• A copy of the International New York Times newspaper censored in Pakistan. (Twitter)Source: Twitter
An image of a Chinese same-sex couple kissing has been removed from the front page of newspapers in Pakistan.
Drew Sheldrick

1 Feb 2016 - 3:35 PM  UPDATED 1 Feb 2016 - 3:35 PM

A front-page story on The New York Times' international edition has been censored in Pakistan due to its depiction of a gay couple kissing.

The local publisher of the International New York Times, the Express Tribune, removed the image of the Chinese couple who had been profiled by the newspaper because of their lawsuit challenging the lack of marriage rights for same-sex couples in China.

The blank image was accompanied by a caption stating, "This picture was removed by our publishing alliance in Pakistan. The International New York Times and its editorial staff had no role in its removal".

Editor of the Express Tribune, Kamal Siddiqi, told the Washington Post that his newspaper has a long-standing agreement with the New York Times and that it can refuse to publish articles or photographs that “may cause problems locally”.

“You will not see a picture in Pakistan of men kissing,” Siddiqi said.

“In fact, you will not see a picture of anyone kissing.”

New York Times Cairo bureau chief Declan Walsh, who previously reported on Pakistan for 11 years, published a photo of the newspaper's front page on Twitter, writing "Higher than the mountains, deeper than the seas, nowhere to be seen: The Express Tribune censors China story in Pakistan".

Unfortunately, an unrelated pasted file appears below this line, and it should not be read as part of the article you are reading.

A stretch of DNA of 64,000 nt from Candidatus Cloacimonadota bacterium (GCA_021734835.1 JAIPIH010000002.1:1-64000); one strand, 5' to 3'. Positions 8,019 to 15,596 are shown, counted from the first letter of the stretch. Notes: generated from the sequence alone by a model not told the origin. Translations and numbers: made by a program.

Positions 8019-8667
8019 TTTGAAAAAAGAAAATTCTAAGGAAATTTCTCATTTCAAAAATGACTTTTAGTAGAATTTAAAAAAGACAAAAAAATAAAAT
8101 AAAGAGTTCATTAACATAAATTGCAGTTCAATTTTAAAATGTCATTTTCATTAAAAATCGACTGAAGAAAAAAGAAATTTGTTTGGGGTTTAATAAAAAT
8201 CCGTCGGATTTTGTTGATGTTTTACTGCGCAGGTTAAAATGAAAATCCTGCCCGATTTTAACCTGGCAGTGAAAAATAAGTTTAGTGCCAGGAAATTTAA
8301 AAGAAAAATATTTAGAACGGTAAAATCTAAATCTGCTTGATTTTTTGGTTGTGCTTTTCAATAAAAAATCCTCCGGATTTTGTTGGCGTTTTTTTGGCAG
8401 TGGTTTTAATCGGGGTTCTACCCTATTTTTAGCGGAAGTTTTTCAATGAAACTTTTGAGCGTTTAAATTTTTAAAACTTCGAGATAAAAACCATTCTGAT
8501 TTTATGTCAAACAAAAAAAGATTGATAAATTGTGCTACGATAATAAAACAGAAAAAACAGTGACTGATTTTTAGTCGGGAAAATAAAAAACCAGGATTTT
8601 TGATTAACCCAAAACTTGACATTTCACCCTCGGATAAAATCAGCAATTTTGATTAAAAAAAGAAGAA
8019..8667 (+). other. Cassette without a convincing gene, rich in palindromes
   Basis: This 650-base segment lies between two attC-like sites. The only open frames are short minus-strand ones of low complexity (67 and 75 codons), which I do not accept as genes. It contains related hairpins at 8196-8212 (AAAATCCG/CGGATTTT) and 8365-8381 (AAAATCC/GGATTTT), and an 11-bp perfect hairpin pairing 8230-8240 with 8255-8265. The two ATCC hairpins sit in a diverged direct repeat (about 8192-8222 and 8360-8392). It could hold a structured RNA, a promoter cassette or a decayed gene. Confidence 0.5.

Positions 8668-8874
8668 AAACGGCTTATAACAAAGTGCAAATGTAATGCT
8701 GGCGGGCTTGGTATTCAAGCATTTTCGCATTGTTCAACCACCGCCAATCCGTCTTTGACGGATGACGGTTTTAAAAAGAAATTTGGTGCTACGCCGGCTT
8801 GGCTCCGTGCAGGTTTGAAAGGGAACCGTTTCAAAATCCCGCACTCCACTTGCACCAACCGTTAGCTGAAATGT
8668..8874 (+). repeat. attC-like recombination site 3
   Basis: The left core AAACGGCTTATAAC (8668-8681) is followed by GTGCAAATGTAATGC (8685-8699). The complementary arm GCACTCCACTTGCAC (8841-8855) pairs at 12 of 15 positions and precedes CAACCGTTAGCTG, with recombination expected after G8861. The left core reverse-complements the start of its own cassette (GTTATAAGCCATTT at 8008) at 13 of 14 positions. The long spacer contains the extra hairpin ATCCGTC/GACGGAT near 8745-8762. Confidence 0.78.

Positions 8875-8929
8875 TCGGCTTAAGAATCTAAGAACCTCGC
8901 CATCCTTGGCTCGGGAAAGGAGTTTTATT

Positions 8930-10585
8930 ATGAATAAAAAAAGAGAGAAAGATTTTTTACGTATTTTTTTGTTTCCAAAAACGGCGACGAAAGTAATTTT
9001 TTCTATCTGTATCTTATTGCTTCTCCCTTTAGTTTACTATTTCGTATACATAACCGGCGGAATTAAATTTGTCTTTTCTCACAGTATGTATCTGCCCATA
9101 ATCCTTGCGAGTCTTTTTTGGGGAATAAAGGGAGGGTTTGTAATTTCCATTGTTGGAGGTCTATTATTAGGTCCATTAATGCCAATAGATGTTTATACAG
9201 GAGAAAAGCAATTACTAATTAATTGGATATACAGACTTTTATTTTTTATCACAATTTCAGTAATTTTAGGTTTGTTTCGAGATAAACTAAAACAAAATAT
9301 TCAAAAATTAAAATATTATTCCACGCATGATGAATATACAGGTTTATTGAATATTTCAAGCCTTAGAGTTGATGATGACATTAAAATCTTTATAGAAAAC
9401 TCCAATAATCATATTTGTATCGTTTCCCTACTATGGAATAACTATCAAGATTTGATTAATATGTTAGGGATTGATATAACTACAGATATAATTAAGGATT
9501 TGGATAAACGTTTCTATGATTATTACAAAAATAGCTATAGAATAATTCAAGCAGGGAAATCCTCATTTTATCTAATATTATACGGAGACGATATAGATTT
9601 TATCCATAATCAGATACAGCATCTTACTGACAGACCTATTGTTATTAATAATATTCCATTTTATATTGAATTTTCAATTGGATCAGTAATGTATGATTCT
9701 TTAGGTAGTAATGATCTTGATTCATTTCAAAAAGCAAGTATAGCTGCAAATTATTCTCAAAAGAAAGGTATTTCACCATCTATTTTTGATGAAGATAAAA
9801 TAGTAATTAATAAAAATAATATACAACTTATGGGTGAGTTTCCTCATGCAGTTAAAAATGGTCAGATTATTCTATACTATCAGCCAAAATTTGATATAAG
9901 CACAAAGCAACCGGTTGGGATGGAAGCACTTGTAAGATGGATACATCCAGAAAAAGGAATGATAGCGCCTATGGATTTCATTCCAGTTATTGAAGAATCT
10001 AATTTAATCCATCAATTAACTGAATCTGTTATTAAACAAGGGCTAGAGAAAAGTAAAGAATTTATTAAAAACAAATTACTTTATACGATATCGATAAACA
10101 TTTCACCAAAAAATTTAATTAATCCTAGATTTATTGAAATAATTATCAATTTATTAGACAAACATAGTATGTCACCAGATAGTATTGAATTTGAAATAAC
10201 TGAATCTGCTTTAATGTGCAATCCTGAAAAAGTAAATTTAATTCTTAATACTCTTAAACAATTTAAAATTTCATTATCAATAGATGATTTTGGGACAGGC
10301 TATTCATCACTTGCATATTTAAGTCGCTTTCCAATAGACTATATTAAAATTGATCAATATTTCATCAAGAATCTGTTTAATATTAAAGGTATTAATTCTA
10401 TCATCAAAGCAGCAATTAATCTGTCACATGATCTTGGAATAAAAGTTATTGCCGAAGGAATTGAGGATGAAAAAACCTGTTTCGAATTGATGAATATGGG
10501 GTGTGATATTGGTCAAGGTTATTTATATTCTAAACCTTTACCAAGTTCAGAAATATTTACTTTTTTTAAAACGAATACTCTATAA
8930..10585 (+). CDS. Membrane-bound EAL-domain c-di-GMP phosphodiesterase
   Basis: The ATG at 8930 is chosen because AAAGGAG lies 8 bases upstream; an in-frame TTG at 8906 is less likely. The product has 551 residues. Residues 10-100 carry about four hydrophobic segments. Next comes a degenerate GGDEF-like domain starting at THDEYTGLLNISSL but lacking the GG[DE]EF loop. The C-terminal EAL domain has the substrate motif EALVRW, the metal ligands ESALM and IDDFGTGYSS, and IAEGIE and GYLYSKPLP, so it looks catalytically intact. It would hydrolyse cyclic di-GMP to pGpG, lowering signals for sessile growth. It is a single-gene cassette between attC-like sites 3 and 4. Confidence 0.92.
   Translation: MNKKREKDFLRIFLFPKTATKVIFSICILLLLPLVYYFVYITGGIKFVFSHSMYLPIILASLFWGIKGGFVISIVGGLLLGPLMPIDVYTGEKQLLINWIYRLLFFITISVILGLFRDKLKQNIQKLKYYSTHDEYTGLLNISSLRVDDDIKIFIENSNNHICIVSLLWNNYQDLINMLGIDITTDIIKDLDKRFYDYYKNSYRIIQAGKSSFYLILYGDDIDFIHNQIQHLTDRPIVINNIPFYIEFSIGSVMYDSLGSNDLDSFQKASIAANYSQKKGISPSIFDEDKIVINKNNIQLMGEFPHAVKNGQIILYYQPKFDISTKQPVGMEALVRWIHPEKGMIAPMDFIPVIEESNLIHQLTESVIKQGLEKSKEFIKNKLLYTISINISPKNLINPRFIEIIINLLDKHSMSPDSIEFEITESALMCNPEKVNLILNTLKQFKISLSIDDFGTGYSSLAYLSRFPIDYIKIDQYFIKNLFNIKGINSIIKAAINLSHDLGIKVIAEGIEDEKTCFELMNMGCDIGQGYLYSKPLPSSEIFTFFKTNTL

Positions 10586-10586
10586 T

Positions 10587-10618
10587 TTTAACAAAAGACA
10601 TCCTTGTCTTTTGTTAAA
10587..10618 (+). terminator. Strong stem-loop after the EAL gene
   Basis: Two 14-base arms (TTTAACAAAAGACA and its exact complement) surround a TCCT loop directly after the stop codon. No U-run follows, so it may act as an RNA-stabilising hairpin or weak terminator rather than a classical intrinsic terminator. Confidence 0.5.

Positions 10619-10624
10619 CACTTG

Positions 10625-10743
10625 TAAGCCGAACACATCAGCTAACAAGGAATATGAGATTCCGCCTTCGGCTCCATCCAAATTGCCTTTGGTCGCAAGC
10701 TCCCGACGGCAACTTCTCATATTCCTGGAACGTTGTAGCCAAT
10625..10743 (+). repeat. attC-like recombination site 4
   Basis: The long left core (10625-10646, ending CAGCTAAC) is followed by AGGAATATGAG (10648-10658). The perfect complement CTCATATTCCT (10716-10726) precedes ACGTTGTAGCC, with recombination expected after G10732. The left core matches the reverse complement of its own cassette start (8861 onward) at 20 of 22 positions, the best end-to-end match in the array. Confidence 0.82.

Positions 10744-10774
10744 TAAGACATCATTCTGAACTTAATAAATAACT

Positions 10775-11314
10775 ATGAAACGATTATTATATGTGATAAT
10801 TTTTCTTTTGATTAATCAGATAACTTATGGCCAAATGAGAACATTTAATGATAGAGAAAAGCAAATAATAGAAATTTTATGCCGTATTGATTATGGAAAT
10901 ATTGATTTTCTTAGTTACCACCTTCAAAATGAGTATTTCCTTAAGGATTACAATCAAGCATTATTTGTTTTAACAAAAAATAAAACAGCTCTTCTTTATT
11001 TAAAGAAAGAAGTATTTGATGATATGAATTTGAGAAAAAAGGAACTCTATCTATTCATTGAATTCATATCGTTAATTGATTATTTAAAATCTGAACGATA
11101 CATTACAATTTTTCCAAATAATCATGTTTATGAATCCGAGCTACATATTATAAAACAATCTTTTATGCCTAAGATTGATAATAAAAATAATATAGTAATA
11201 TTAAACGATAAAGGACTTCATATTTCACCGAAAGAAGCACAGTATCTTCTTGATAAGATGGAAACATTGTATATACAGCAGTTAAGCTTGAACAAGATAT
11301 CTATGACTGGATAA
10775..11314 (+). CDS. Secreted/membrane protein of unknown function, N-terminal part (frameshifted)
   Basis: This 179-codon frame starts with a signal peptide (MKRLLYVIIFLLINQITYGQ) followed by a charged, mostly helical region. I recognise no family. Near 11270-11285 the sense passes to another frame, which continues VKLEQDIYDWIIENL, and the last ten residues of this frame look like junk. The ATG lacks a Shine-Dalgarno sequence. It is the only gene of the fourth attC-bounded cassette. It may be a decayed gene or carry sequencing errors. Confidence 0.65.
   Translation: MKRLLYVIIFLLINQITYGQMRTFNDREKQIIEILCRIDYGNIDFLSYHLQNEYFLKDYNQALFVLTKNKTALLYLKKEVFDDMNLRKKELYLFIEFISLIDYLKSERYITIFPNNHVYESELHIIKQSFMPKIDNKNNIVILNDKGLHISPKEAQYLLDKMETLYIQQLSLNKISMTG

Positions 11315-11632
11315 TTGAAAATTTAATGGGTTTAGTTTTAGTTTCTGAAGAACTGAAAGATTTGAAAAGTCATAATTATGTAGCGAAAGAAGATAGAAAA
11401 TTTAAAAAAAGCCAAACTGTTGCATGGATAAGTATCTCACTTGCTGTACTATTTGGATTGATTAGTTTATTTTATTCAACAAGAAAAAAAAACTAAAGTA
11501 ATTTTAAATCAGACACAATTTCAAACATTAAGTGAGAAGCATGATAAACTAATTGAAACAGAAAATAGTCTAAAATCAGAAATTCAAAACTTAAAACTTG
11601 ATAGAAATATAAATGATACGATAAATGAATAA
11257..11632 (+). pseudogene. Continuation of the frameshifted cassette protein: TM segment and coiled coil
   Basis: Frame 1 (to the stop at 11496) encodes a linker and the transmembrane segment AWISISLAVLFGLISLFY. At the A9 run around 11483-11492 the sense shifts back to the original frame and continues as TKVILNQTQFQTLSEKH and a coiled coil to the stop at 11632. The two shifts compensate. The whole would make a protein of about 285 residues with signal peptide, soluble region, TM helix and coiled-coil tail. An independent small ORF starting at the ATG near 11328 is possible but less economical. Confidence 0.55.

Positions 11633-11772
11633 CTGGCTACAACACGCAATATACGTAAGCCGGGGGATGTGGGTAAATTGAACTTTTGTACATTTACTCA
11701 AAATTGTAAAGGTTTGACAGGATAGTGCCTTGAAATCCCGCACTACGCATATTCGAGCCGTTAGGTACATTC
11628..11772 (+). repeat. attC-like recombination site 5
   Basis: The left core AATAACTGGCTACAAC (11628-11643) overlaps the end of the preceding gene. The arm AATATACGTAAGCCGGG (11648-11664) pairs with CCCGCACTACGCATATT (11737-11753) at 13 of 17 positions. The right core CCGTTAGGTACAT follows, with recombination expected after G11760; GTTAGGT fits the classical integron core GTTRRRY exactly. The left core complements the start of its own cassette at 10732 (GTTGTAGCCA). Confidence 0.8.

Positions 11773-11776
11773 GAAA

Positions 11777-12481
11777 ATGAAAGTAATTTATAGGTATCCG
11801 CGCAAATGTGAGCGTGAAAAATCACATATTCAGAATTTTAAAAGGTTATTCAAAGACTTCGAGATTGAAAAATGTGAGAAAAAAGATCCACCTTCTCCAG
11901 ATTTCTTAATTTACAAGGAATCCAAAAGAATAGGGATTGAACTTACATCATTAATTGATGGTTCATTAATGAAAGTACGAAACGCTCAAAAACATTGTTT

The photographer who took the image also tweeted his disappointment in discovering the image had been removed. 

“Pakistan doesn’t like gay love. My pic on INYT today’s front page censored," he wrote.

Homosexual acts are technically illegal in Pakistan - influenced by a mix of the British colonial-rule penal code and elements of Sharia law.

This is the second time this month that the Express Tribune has censored the front page of the International New York Times. A piece on the murder of secular bloggers was removed in early January.

The love story behind China's first gay marriage case
Cuddled in the back corner of a tea house, their fingers interlaced, Sun Wenlin and Hu Mingliang tell the story of how they found each other.